Historic Gibraltar agreement just ‘weeks’ away

Historic Gibraltar agreement just 'weeks' away

UK and Spanish foreign secretaries: David Cameron and Jose Manuel Albares. Credit: jmalbares/X

Recent reports indicate that a final resolution between Spain and the UK on Gibraltar’s future could be just ‘weeks’ away.

On Friday, April 12, in Brussels, a pivotal discussion took place, marking a significant advance in the negotiations over Gibraltar, a territory that has been at the forefront of Brexit implications due to its position as a non-EU border with Spain.

Constructive Talks in Brussels

Jose Manuel Albares and David Cameron, the foreign ministers from Spain and the United Kingdom respectively, convened for over four hours in a historic meeting that also included EU Commissioner Maros Sefcovic and Gibraltar’s Chief Minister, Fabian Picardo.

This gathering, the first of its kind involving all four parties, was held with optimism by Albares who frequently emphasised, ‘Nothing is closed until everything is closed.’

Despite the absence of a definitive agreement, significant strides were made, with consensus reached on major policies concerning airports, freight, and mobility.

A UK Government press release announced: ‘Discussions took place in a constructive atmosphere, with significant progress achieved.

‘General political lines have been agreed, including on airport, goods and mobility. Negotiations will continue over the coming weeks to conclude the UK-EU Agreement.’

A milestone in diplomacy

Previously, the issue had been addressed in 18 technical meetings, but this was the first instance where such high-level diplomats were directly involved. The meeting underscored a coordinated effort between Spain and the EU, ensuring that future proposals would be joint ventures.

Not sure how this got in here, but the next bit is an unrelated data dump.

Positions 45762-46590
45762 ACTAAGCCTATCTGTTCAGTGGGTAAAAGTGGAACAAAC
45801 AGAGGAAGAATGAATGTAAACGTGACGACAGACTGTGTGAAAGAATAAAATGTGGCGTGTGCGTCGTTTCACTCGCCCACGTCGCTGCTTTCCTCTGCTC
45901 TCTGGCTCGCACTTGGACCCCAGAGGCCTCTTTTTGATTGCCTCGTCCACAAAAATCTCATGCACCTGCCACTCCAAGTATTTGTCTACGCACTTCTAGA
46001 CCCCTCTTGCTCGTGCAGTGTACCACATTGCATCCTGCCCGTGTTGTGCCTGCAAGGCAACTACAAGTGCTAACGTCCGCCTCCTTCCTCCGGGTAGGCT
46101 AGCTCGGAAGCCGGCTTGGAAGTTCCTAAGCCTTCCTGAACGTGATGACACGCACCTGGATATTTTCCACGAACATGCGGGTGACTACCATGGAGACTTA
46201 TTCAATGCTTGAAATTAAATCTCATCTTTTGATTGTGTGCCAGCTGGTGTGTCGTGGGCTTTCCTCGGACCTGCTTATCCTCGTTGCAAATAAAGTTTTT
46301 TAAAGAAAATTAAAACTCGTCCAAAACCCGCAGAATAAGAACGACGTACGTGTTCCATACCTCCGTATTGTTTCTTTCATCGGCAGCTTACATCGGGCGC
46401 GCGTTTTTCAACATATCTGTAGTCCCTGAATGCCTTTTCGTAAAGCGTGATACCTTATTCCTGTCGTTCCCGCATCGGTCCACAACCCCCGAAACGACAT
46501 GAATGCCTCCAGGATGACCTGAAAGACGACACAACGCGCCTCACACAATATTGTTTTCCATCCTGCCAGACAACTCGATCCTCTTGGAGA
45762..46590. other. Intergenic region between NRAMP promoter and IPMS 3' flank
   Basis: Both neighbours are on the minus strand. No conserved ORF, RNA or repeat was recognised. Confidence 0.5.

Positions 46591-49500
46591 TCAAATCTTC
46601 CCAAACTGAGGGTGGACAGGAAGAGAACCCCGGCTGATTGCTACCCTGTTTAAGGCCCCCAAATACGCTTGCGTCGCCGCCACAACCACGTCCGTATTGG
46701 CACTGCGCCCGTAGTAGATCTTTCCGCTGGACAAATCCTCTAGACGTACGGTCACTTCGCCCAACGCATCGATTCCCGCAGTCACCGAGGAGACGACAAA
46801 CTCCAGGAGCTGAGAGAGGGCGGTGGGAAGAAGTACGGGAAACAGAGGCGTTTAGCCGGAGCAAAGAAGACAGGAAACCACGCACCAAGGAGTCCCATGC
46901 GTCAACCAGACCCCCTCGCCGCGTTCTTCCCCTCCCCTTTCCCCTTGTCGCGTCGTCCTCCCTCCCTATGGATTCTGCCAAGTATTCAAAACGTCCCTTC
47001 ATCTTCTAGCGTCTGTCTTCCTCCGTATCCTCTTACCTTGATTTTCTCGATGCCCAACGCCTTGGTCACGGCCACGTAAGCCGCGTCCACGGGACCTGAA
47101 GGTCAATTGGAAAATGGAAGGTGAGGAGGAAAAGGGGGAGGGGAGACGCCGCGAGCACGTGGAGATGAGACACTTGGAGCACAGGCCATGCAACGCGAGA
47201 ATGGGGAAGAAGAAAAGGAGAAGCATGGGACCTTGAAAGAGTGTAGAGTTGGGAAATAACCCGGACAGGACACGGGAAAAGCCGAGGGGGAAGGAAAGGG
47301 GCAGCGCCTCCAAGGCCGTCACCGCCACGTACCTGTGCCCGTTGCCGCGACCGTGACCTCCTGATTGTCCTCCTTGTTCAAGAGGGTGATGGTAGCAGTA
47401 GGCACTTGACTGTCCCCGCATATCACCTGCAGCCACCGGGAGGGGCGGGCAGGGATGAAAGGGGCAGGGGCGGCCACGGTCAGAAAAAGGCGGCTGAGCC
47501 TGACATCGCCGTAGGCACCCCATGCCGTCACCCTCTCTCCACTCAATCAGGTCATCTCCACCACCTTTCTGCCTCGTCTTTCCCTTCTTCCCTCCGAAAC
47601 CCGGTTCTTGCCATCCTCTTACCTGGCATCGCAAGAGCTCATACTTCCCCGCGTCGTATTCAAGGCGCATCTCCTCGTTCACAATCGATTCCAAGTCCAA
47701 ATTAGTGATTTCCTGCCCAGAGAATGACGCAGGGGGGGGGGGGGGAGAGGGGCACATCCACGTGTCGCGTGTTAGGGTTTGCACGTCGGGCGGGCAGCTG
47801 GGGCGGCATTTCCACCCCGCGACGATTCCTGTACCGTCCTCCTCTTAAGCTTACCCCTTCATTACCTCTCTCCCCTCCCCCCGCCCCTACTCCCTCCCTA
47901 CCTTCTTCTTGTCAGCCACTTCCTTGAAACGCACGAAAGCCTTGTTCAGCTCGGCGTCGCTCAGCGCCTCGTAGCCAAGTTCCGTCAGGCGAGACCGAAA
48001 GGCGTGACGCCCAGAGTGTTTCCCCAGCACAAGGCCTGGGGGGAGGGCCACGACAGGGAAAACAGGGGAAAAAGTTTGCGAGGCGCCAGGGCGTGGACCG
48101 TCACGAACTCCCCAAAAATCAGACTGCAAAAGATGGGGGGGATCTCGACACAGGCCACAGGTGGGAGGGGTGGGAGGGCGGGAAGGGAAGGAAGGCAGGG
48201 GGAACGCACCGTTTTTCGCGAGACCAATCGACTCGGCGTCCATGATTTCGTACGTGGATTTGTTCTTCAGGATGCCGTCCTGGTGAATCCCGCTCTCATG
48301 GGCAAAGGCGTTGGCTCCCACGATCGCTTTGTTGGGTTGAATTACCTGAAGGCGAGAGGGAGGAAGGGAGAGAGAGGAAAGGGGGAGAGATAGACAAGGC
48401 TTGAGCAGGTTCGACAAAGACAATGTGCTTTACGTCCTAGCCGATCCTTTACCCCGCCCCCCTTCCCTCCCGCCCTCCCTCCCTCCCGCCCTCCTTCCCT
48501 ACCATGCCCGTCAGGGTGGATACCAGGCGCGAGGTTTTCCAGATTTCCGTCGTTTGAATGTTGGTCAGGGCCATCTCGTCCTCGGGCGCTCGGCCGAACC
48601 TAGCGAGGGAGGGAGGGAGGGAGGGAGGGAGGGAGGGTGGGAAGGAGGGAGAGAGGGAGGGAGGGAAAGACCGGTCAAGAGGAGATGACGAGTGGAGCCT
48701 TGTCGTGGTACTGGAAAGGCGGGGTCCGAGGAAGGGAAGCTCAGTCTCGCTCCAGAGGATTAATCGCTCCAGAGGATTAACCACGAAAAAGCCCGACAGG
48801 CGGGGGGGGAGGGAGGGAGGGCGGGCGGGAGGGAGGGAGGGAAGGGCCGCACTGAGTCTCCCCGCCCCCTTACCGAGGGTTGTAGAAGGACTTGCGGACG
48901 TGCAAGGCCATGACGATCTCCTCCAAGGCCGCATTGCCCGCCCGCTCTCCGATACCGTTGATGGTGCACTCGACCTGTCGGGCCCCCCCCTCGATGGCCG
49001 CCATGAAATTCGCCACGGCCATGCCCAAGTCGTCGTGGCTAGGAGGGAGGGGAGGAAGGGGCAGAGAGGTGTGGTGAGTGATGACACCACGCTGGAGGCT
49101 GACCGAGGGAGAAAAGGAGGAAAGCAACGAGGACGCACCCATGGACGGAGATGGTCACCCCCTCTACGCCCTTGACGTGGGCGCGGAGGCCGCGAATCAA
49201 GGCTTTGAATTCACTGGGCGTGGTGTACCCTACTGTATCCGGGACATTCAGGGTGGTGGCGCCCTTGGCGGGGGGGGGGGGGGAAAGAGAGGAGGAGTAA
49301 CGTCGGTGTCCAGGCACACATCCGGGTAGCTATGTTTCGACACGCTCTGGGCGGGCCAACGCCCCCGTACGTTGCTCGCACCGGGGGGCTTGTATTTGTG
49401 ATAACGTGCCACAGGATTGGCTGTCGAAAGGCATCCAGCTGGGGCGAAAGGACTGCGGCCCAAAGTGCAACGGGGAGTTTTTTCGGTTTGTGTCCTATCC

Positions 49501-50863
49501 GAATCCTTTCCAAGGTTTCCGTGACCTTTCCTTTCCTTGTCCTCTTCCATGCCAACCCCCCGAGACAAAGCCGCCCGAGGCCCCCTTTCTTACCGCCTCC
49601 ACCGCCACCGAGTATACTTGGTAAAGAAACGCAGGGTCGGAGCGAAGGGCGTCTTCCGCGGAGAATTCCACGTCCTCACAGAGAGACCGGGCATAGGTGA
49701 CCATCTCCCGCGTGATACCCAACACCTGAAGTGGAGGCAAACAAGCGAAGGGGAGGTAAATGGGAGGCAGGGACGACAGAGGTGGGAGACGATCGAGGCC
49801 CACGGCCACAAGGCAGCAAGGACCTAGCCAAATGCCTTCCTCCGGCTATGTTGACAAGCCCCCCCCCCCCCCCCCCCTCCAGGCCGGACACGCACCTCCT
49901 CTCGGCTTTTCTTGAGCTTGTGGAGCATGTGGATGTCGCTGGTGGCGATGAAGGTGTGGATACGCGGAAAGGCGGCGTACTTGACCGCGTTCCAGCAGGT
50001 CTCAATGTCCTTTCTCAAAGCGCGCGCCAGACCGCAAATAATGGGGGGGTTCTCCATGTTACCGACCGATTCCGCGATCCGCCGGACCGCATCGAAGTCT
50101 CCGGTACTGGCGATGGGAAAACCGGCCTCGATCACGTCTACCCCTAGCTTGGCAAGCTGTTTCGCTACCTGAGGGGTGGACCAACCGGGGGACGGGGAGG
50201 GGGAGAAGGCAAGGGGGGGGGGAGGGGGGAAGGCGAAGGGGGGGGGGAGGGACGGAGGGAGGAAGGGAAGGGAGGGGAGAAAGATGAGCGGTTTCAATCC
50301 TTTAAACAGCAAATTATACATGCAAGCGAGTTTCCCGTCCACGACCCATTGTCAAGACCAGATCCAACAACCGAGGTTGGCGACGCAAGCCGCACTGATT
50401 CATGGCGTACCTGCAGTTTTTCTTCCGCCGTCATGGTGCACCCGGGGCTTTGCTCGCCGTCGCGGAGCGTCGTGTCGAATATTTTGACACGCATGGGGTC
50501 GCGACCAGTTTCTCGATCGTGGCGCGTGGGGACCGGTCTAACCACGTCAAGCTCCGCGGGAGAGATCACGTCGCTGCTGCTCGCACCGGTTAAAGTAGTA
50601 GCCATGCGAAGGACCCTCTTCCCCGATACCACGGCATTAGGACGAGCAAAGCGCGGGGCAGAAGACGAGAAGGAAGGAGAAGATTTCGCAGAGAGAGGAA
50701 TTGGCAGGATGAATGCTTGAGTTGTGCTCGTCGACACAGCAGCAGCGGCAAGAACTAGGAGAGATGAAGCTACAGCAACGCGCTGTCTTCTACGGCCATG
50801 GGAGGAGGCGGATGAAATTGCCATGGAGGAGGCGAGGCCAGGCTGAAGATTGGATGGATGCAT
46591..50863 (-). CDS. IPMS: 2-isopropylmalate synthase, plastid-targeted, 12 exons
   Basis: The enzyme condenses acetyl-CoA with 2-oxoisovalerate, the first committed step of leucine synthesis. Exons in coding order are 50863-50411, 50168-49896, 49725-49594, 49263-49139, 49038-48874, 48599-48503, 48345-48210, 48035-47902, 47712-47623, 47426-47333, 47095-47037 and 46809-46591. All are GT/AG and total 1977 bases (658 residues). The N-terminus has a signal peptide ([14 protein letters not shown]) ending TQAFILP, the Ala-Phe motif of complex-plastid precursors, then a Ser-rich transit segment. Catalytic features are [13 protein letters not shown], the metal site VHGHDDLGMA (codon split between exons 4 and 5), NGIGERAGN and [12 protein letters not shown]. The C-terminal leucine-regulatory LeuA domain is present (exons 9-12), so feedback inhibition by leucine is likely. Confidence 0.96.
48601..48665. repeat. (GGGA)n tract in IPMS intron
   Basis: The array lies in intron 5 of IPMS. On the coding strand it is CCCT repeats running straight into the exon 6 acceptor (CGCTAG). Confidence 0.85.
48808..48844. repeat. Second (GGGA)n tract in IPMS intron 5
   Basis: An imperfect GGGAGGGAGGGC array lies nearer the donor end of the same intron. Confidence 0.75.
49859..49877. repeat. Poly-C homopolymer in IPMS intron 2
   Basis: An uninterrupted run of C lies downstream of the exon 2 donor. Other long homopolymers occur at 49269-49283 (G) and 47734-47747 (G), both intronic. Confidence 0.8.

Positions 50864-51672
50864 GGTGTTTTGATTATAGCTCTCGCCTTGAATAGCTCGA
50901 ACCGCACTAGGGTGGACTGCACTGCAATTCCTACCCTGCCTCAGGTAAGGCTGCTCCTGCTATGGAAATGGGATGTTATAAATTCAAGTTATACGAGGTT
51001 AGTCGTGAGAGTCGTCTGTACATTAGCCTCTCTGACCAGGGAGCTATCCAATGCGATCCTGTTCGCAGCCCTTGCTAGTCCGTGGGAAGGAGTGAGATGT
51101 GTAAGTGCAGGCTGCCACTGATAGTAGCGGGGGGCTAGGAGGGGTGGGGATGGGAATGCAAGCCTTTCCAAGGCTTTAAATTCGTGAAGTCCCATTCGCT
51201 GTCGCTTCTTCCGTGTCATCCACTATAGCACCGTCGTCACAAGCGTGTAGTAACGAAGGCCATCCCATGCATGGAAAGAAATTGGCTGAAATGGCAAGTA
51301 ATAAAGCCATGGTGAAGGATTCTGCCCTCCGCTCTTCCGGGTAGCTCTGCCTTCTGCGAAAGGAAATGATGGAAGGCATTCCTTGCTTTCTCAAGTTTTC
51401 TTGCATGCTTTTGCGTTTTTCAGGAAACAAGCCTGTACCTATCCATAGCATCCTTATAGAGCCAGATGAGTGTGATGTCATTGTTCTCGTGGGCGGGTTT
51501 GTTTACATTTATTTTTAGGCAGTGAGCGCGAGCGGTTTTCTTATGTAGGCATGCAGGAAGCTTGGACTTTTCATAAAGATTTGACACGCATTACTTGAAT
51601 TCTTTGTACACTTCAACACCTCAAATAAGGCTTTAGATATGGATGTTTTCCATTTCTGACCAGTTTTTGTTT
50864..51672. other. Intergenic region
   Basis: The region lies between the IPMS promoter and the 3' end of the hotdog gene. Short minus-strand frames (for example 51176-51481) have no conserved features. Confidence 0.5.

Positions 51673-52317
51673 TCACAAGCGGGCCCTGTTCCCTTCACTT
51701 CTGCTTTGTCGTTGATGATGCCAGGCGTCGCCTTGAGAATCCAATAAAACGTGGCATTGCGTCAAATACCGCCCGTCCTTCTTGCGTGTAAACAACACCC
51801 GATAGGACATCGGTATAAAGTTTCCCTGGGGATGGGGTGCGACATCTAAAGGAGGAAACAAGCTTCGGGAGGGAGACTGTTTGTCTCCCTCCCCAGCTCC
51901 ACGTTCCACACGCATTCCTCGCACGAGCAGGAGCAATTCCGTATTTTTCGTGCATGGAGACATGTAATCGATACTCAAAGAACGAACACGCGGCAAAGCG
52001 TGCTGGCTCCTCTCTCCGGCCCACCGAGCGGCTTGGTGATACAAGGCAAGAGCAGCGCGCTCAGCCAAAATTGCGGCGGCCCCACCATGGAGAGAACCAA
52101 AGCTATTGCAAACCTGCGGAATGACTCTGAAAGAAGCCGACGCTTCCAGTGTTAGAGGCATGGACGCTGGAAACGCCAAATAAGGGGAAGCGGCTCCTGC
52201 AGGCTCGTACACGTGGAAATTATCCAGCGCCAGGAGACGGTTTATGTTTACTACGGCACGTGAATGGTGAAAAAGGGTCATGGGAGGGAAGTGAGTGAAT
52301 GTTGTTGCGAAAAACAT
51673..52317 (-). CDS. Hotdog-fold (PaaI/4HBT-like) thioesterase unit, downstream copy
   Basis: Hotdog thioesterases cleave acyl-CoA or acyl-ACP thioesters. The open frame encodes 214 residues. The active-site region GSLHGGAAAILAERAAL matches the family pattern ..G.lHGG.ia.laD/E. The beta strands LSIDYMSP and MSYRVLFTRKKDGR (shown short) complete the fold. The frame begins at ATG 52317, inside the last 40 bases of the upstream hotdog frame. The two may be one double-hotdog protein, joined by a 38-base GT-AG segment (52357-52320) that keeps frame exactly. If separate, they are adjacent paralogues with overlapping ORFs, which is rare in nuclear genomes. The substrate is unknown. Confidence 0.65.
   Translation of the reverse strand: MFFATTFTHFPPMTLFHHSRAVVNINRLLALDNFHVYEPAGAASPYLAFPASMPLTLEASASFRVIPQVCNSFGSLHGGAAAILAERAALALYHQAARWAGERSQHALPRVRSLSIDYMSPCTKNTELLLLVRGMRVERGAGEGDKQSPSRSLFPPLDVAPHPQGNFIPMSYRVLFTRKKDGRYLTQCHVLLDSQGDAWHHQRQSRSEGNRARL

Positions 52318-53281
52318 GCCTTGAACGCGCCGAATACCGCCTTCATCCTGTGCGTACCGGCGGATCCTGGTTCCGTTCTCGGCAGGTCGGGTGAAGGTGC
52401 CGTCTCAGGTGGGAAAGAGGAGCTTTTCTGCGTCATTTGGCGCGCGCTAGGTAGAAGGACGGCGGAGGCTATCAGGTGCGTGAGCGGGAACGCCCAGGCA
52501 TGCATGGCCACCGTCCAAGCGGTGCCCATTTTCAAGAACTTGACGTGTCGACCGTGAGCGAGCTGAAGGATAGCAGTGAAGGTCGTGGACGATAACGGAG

According to 20 Minutos, Albares, satisfied with the progress, noted, ‘There are already agreements on general political lines.’ He chose not to disclose further details in order to to safeguard the delicate state of negotiations.

‘The negotiation is at its peak and we want to protect it and bring it to a successful conclusion,’ Albares told reporters, indicating that a few weeks of intense efforts were still ahead.

Uncertain timelines and political calendars

No specific date has been set for the conclusion of these talks, even though the European elections loom just two months away, potentially complicating diplomatic engagements.

Albares expressed a desire for swift progress: ‘I would like it to be tomorrow, and for Spain it is not going to be as soon as possible.’

Despite the lack of a definitive timeline, the spirit of the meeting was one of commitment and anticipation for a pact that would ensure the prosperity and stability of the region, affecting the lives and livelihoods of its inhabitants.

The commitment from all parties to reach an agreement that promises legal certainty and continued prosperity for the region has set a constructive tone for the final stages of negotiation.

As the discussions enter their critical phase, Europe together with Spain and the UK remain fixed on what could be a historic resolution.

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Written by

John Ensor

Originally from Doncaster, Yorkshire, John now lives in Galicia, Northern Spain with his wife Nina. He is passionate about news, music, cycling and animals.